Here in Maine, the leaves are beginning to turn, and the sunlight has become a warm, golden glow. Before I completely say goodbye to Summer, I wanted to remember how it all began, so I turned to this lovely poem by Charles Wright, published in June in The New Yorker. I love how he refers to the beginning of Summer as the "Return of the Prodigal." Isn't that just how it feels?
Charles Wright's poems always remind me of paintings...the kind that are so beautiful and rich and perfectly detailed, you feel like you could just step right in and become part of that moment in time.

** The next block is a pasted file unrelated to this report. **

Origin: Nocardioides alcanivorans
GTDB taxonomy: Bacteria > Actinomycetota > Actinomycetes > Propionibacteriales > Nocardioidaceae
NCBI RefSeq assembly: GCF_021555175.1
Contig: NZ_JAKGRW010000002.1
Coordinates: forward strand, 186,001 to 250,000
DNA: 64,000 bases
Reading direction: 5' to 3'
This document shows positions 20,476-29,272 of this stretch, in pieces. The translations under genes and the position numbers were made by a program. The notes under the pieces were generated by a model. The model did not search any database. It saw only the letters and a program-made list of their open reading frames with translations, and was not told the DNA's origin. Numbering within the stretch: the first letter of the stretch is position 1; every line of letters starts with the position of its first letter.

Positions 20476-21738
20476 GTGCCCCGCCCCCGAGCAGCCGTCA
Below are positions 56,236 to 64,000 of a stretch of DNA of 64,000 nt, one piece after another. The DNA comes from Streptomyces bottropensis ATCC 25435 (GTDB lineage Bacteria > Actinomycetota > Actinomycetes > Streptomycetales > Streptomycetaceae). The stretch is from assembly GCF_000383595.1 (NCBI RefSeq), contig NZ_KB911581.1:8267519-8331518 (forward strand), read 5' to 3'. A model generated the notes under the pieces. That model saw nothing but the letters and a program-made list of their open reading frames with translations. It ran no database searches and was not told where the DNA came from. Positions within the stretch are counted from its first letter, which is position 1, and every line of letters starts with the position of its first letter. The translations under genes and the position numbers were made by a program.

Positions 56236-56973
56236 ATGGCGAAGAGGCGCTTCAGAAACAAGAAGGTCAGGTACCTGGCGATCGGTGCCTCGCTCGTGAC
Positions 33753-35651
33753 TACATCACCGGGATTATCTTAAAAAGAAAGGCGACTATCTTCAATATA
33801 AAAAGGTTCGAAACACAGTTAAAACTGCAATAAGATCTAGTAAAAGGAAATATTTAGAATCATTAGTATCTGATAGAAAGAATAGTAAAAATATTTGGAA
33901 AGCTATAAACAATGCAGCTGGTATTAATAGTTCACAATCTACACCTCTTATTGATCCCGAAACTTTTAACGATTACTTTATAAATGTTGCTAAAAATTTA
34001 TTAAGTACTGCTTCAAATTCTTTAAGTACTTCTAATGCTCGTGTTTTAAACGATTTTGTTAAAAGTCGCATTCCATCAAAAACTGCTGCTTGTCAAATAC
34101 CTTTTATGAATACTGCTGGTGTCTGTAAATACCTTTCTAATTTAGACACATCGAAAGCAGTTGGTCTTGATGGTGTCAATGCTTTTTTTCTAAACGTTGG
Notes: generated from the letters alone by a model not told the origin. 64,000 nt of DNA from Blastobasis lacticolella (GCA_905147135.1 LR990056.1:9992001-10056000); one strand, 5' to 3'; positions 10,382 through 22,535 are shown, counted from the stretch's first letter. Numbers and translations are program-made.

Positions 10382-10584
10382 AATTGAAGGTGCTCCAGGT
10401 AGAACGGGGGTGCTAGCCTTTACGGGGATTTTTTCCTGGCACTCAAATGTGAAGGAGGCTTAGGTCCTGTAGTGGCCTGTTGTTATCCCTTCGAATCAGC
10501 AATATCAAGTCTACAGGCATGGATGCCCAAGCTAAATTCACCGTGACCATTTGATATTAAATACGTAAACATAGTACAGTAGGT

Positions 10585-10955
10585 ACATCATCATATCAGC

(Note: My blogging program doesn't seem to like formatting for poetry, so if you'd like to see how the poem should really look, be sure to click on the title which will link you to The New Yorker.)
Return of the Prodigal
by Charles Wright
Now comes summer, water clear, clouds heavy with weeping.
Tall grasses are silver-veined.
Little puddles of sunlight collect
in low places deep in the woods.
Lupine and paintbrush stoic in ditch weed,
larch rust a smear on the mountainside.
No light on ridge line.
Zodiac pinwheels across the heavens,
bat-feint under Gemini.